In Moorcock’s hands, Zenith (or Zodiac, as he is sometimes known) is at once recognizably Skene’s character and a Moorcockian hero-villain. He has all of Elric’s dry irony and ruthlessness, but scarcely any of his self-pity. If anything, he has more in common with the Elric of The Revenge of the Rose with his “insistent relish of life”—which isn’t surprising, given that Revenge made its debut in 1991, just three years before “The Affair of the Seven Virgins.” And as noted earlier, he also carries a black sword of his own. Sometimes it’s a swordstick; in “The Ghost Warriors,” it’s a great black spear, and in “Sir Milk-and-Blood” it appears in the form most familiar to the Elric fan—an enormous black broadsword, albeit one that its wielder carries in an electric guitar case.
It’s tempting, though likely to lead to some mild headaches, to try and comprehend all of the Metatemporal Detective stories as occurring within a completely coherent continuity. One story takes place in 1931, while another involves a body from 1820 making an unexpected appearance in the late twentieth or early twenty-first century. Perhaps we’re seeing multiple versions of Sir Seaton and Zenith as they refract throughout the multiverse.
Other variations on twentieth-century notables make appearances as well. Margaret Thatcher appears as “Lady Ratchet” in “Crimson Eyes”; “The Mystery of the Texas Twister” involves a couple of wealthy Texan miscreants named George Putz and Dick Shiner, who are involved in a scheme to build an “infernally filthy thing” known as an internal combustion engine. (No one ever said Moorcock’s satire was terribly subtle.) “The Case of the Nazi Canary” takes as its origin the death of Hitler’s niece Geil Raubal, and in “The Flaneur des Arcades de l’Opera,” Sir Seaton and Zenith must stop a Nazi invasion of Paris.
It’s in the concluding pages of “Flaneur” that Moorcock decides to make the connection between Zenith and Elric absolutely explicit:
“… I suppose, my friends, I will let you in on a secret I have kept for a rather long time. While I have in the course of the past two thousand years sired children and indeed founded a dynasty which is familiar to anyone who knows the history of the province of Wäldenstein and her capital Mirenburg, I am not truly of this world or indeed this universe. It is fair to say that I have, in the way some of you will know, been dreaming myself. I have another body, as solid as this one, which, as I speak lays on a ’dream couch’ in a city more ancient than the world it inhabits.” He paused in sympathy as he observed their expressions.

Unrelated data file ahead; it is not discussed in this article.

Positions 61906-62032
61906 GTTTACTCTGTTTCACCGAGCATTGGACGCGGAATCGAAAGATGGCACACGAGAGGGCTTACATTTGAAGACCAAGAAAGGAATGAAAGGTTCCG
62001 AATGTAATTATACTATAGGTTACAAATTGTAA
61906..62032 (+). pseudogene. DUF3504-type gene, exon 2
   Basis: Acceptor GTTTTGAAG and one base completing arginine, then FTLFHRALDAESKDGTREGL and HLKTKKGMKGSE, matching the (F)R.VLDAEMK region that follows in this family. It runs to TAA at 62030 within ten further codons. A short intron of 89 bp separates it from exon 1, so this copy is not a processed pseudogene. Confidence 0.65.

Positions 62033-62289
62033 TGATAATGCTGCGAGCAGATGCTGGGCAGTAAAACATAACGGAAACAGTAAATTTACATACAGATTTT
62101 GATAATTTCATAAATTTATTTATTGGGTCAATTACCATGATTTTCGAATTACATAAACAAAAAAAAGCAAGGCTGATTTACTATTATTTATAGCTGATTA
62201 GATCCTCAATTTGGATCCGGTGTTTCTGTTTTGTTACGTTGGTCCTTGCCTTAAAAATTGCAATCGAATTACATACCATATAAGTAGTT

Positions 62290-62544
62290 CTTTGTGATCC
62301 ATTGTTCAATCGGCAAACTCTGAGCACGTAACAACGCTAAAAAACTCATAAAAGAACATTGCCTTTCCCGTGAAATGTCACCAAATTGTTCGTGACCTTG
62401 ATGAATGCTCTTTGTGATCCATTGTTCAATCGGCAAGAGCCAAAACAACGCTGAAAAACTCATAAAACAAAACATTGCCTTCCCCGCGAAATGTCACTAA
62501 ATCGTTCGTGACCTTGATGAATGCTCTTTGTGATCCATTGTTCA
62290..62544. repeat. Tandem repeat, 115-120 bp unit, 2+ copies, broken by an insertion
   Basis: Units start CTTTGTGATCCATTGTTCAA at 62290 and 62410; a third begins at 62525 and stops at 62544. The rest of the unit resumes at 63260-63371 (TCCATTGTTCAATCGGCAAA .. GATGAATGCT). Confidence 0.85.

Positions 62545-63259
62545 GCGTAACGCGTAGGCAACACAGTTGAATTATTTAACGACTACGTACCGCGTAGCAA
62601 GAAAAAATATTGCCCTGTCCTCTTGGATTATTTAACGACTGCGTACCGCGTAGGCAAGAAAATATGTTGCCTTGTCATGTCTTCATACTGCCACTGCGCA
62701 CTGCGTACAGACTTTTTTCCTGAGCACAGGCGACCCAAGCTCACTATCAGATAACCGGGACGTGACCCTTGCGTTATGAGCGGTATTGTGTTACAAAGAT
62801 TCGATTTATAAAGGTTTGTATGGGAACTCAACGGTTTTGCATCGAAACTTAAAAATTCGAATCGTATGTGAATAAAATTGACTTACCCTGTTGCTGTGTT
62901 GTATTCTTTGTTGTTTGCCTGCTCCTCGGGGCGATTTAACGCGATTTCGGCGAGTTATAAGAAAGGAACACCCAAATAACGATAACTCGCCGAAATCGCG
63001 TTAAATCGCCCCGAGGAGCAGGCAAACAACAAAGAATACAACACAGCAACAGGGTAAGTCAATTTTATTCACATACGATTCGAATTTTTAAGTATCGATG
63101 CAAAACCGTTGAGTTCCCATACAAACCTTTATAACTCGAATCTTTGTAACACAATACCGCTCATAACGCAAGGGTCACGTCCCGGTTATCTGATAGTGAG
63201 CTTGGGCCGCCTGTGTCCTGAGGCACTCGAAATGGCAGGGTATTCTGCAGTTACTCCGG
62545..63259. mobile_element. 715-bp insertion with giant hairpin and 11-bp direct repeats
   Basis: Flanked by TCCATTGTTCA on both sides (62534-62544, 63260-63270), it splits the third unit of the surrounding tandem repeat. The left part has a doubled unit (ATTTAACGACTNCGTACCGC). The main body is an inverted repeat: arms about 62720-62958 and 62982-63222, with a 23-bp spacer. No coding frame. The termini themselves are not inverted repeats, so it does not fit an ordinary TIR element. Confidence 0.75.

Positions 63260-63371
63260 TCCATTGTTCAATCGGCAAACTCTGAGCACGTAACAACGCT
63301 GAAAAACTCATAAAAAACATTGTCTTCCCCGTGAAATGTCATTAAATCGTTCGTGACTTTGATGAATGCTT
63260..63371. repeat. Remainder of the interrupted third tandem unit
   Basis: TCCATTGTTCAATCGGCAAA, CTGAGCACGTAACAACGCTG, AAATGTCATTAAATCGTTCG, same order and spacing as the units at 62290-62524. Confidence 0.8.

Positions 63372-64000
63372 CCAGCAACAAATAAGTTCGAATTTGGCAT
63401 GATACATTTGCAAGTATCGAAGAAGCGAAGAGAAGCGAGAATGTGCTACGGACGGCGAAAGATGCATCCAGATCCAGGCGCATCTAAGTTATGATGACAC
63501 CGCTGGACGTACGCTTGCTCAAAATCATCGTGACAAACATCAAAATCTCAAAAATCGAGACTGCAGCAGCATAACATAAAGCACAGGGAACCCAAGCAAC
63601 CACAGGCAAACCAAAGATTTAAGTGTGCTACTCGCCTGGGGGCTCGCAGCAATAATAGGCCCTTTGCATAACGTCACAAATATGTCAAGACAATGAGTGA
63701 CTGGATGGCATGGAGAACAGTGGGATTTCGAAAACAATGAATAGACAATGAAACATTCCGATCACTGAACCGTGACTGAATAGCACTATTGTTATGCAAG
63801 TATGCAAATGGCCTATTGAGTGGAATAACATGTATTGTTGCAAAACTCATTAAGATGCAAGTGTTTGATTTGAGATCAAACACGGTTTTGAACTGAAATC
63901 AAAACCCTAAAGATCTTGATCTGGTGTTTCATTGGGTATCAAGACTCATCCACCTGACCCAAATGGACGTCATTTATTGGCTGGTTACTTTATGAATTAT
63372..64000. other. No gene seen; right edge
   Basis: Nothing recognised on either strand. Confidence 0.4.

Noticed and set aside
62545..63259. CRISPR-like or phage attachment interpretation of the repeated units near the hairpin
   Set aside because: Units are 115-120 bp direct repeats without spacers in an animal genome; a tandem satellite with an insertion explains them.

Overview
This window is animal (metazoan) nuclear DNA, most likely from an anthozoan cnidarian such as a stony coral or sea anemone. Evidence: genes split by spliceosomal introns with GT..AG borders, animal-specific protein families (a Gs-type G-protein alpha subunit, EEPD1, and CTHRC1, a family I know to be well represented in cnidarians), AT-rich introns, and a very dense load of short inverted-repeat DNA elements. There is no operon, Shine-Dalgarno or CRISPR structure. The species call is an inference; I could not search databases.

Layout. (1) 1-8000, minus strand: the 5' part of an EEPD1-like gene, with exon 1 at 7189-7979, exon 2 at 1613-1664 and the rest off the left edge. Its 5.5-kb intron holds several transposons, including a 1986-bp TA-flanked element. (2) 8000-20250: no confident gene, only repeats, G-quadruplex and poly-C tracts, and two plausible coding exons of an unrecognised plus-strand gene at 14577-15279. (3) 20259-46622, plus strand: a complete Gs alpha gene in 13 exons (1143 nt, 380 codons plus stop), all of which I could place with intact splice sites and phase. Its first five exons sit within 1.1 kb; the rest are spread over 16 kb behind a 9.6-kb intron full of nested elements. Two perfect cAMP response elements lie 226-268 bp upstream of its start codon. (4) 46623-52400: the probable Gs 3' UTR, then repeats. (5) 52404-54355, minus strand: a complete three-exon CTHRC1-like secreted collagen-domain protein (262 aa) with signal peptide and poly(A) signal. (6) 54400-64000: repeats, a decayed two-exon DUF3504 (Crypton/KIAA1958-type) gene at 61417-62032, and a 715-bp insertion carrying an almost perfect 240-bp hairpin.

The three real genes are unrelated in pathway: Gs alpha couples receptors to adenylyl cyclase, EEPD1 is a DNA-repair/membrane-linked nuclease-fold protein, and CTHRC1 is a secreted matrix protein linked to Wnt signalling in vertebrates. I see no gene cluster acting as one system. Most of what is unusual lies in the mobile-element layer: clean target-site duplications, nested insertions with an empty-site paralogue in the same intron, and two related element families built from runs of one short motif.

“The civilisation to which I belong is neither truly human nor of this universe. Its rulers are men and women capable of manipulating the forces of nature and, if you like, super-nature to serve their own ends. People sometimes call them sorcerers. They learn all manner of arcane wisdom by making use of their dream couches, sleeping sometimes for thousands of years while experiencing other lives. Upon waking, they forget most of the dreams save for the skills they employ to rule their world. I am one of those sorcerous aristocrats. The island where I dwell is called, as far as I can pronounce it in your language, Melniboné.”
Where, then, does this fit into Elric’s saga? Are Zenith and Elric always one and the same, or only sometimes? The reader is left to decide. (You might also wonder now about these dream couches, and why you’ve never heard of them before. That’s an interesting Moorcockian retcon that we’ll get to in more detail when we reach the comic Elric: The Making of a Sorcerer.)
The stories of the Metatemporal Detective are, it must be said, pure pastiche. But Moorcock knows his tropes of noir, detective adventure fiction, and westerns thoroughly and executes them exceptionally well. Metatemporal shenanigans aside, the pleasures of these stories might be considered old-fashioned by today’s standards, but there’s still great satisfaction in the restoration of order that concludes each story, just like any good detective adventure.
Next up at the end of this month: a discussion of a selection of Elric short stories, including the novella “Elric at the End of Time.” After that, we switch media and dive into the world of Moorcock’s comic books.
The Metatemporal Detective, US Hardcover, 2007. Includes the following Seaton Begg-M. Zenith stories, which had the following original publication venues and dates:
- “The Affair of the Seven Virgins,” The Time Centre Times v3. #2, 1994.
- “Crimson Eyes,” New Statesman & Society, 1994.
- “The Ghost Warriors,” Tales From the Texas Woods, 1997.
- “The Case of the Nazi Canary,” McSweeney’s Mammoth Treasury of Thrilling Tales, 2003.
- “Sir Milk-And-Blood,” Pawn of Chaos, 1996.
- “The Mystery of the Texas Twister,” Argosy #1, 2006.
- “London Flesh,” London: City of Disappearances, 2006.
- “The Affair of Bassin Les Hivers,” Tales of the Shadowmen 3: Danse Macabre, 2006
- “The Flaneur des Arcades de l’Opera,” first published in this volume.
For more on Blake and Zenith:
- Sexton Blake: The World’s Greatest Detective
- Jess Nevins’s Sexton Blake page
- Unfortunately Mark Hodder’s excellent Blakiana site is currently offline; we may hope for its return.